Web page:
The other regular visitor will be Amanda McCabe-Hernandez, nutrition educator  from the UMass Extension Nutrition Education Program. She will be working the garden with children and parents, showing and discussing things like what makes for good soil and thriving plants, along with some harvesting, cooking, and enjoying the fruits of that together.

Anna Muhammad of Gardening the Community, in orange dress, discusses the joys of gardening.

There will also be outdoor activities and games, a further promotion of good health.

McCabe-Hernandez said a community garden is a perfect activity to focus on all things relating to health, and children are naturally drawn to growing good things.

“It’s easy to see that these children are having a great time today,” she said, gesturing to the shared focus on planting.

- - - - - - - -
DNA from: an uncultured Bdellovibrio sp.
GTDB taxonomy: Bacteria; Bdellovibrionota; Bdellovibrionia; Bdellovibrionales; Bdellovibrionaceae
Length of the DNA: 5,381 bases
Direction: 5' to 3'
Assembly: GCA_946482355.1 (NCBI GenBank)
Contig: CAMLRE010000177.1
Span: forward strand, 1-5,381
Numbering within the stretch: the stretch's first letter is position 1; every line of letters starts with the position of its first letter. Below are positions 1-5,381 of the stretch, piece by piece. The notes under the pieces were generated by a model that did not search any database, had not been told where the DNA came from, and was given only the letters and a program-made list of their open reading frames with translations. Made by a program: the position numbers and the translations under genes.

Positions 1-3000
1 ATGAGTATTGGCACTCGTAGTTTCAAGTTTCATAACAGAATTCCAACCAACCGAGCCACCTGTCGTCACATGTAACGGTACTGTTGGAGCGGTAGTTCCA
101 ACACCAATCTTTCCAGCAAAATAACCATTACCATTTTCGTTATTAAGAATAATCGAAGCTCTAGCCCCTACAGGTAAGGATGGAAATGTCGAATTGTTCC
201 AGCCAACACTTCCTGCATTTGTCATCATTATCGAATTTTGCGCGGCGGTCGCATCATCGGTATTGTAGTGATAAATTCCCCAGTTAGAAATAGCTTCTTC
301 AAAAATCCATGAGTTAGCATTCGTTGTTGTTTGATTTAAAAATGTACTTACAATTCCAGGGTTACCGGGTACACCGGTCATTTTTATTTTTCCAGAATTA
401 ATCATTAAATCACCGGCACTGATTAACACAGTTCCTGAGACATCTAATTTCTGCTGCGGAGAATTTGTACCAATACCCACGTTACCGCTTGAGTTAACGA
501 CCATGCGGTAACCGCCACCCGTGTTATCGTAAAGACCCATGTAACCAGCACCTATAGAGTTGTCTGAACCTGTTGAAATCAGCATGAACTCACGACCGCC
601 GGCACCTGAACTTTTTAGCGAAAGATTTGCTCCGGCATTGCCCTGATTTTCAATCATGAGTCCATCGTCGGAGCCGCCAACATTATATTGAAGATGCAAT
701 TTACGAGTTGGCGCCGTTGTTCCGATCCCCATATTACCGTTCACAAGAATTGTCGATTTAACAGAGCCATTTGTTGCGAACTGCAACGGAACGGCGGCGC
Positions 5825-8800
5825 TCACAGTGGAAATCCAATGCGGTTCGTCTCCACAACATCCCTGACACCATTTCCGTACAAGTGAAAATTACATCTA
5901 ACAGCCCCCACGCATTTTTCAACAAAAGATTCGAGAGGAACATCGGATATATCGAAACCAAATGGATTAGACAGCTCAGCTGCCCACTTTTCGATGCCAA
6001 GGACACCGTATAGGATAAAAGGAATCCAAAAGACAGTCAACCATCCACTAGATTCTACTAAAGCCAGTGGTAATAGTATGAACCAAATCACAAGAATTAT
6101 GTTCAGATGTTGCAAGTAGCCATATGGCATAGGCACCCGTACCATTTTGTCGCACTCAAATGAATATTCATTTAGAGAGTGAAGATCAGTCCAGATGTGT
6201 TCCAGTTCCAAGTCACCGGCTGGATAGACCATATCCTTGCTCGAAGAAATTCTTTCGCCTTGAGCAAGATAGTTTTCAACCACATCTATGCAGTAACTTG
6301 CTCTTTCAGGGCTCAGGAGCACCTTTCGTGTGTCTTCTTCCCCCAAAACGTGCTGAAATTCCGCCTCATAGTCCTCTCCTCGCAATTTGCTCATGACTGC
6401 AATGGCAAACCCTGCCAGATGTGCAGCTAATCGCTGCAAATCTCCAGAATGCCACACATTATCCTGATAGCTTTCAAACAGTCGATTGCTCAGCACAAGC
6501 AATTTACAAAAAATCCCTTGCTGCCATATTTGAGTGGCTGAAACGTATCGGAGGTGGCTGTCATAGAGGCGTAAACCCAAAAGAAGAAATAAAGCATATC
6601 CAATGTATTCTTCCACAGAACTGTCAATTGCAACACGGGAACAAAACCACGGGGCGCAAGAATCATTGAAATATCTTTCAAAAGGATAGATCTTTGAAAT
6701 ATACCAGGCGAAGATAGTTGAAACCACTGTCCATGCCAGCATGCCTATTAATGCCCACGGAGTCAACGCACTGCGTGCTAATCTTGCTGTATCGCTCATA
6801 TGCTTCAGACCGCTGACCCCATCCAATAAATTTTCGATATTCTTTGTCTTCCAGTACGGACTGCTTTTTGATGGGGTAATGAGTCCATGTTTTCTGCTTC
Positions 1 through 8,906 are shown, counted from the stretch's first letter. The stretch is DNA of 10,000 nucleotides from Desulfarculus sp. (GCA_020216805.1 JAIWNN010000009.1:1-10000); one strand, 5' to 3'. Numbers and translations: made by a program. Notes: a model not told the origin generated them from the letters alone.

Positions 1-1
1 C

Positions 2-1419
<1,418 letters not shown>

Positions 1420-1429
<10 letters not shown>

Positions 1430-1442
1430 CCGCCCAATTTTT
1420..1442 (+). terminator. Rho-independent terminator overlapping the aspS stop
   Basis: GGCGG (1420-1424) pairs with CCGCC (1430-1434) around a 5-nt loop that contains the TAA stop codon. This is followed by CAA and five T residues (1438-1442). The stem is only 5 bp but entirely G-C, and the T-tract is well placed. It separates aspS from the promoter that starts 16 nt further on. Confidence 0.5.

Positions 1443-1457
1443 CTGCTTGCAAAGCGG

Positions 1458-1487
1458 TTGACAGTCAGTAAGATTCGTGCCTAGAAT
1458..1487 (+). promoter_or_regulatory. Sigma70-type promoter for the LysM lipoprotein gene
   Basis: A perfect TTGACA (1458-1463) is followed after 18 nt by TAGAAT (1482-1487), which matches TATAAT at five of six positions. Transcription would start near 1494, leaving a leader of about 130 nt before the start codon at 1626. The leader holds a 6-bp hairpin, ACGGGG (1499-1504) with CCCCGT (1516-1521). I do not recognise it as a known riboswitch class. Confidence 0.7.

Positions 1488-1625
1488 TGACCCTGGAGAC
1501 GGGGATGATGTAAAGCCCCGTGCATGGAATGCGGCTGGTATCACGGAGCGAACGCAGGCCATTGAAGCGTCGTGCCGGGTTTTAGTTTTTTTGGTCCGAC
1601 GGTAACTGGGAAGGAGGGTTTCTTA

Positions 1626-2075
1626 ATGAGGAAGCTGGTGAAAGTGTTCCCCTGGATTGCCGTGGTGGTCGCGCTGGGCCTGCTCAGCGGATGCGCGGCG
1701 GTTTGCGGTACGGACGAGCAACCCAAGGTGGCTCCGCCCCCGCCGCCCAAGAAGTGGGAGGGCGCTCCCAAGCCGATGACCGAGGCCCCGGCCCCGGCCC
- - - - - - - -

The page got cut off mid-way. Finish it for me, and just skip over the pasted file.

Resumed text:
“We’ll be doing things that keep the garden healthy, and keep the children thinking about their own health, in positive ways,” she added.

This wooden teepee will soon be covered in snow pea vines.

As the garden planting progressed, neighbors came out and offered to help – outreach that was gladly accepted. Resident Eduardo Perez hoed sections of land targeted for planting, and said he was happy to be a part of it.

“I like planting, and I like helping out,” he said. “It’s nice being outside and doing something you know will help.”

77 days ago / Our Residents